‘The Grace of God’ amid hope and despair for prison chaplains
Bishop Tim Norton, Australia’s Bishop delegate for Prisoners’ Pastoral Care says prison chaplains are Christ’s “eyes, ears and hands”.
The Australian Catholic Church marks Prison Sunday on the first Sunday of November. Launched by Pope Francis during the Year of Mercy in 2016, the Church seeks to highlight the plight of prisoners and the vital work that prison chaplains undertake.
In the Archdiocese of Canberra and Goulburn, chaplains are active at correctional facilities at Goulburn, Cooma and the ACT; a ministry that comes with its highs and lows.
Goulburn Catholic chaplain Tony Stuart says a typical profile for the detainees is one of a traumatic childhood, drugs, crime, and prison – followed by more drugs, crime, and prison.
But there are good news stories, including that of a detainee who had been permitted a supervised attendance at a family member’s funeral, where he was also a pallbearer.
Mr Stuart told the Catholic Voice that the detainee was an example of someone treated with dignity by the prison system.
Through the positive influence of family, other detainees, and the chaplaincy program, his “head and heart were in the right place,” Mr Stuart said.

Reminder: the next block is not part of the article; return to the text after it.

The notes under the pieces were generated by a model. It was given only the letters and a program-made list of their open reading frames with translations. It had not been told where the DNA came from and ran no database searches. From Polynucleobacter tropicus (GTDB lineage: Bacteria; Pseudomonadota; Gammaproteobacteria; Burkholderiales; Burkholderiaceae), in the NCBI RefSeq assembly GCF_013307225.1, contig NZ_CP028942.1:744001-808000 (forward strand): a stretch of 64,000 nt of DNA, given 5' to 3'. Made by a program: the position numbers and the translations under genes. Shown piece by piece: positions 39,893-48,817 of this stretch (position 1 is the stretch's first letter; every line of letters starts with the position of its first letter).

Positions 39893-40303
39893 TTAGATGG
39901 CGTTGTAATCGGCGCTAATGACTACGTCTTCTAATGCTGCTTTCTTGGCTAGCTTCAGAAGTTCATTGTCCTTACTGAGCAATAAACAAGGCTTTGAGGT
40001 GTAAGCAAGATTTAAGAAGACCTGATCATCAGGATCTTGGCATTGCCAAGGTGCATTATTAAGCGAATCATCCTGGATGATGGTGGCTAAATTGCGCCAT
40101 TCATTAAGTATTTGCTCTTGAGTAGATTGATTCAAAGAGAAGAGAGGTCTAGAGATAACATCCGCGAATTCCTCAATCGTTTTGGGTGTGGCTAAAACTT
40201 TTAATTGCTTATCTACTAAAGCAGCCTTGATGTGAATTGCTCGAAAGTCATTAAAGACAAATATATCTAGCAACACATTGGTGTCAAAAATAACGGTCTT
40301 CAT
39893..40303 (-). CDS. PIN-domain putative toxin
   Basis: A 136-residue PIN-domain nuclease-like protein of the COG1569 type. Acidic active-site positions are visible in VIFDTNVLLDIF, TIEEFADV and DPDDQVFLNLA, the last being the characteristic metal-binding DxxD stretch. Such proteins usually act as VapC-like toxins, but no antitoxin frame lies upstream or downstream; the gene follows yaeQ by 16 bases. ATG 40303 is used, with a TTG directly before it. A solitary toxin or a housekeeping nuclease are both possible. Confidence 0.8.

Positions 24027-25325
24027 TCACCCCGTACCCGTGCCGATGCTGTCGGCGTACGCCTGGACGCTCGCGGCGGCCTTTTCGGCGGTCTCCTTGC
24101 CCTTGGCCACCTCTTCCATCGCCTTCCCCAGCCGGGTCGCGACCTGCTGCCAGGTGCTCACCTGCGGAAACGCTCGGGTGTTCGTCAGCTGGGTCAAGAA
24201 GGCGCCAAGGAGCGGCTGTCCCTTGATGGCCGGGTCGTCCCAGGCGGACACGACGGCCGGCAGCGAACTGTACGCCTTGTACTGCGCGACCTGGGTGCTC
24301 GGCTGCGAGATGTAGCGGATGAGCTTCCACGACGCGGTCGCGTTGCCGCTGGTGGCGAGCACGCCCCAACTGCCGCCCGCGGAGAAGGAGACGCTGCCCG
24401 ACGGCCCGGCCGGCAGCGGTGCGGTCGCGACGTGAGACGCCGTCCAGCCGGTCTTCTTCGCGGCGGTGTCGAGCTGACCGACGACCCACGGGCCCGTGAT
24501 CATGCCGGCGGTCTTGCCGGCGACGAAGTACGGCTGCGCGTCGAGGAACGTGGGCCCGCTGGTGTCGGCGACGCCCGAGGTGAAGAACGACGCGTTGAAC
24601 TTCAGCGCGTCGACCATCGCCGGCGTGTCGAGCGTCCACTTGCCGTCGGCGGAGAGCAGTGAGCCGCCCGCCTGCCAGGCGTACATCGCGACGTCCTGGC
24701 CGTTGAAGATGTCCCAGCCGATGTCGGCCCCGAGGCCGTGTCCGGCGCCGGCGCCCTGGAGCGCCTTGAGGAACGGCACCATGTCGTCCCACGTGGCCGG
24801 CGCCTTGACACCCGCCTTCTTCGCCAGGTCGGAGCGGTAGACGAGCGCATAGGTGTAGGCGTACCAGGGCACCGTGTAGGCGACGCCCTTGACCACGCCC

“This all helped change who he is. The way he looked at the world and the way he looked at himself.”
The Goulburn chaplain suggested there had been a profound change in the person who was “totally overwhelmed” by being able to participate in the funeral and the love he experienced from his family.
For many other cases, however, the story was less promising.
He recently met another detainee who was a “total mess”, “needy, anxious, struggling in lots of ways”.
The person would talk about life beyond prison and dreams for his family yet admitted that the future would continue to involve dealing drugs because he “couldn’t imagine life without them”.
“It’s obviously a trap, a charade; sooner or later, he’s going to come a cropper,” the chaplain said.
Mr Stuart had heard multiple detainees say that the money associated with drugs was easy to obtain and a pathway they believed to a good house, car, clothes, etc.
Karen Flood, who recently finished up as a Catholic chaplain at Canberra’s Alexander Maconochie Centre, after 14 years, said “there’s a lot of hurt people who hurt others” in prison.
However, Ms Flood has her own good news stories, including those who have come to God while in prison, many receiving the sacraments and asking for Bibles and Rosary beads.
For Tony Stuart, the experience overall was a mixed one. There was despair for detainees who were “really struggling with life and prison”.
Yet there are examples of “great hope and beautiful rewards,” he said.
“God’s grace is evident in people’s lives.”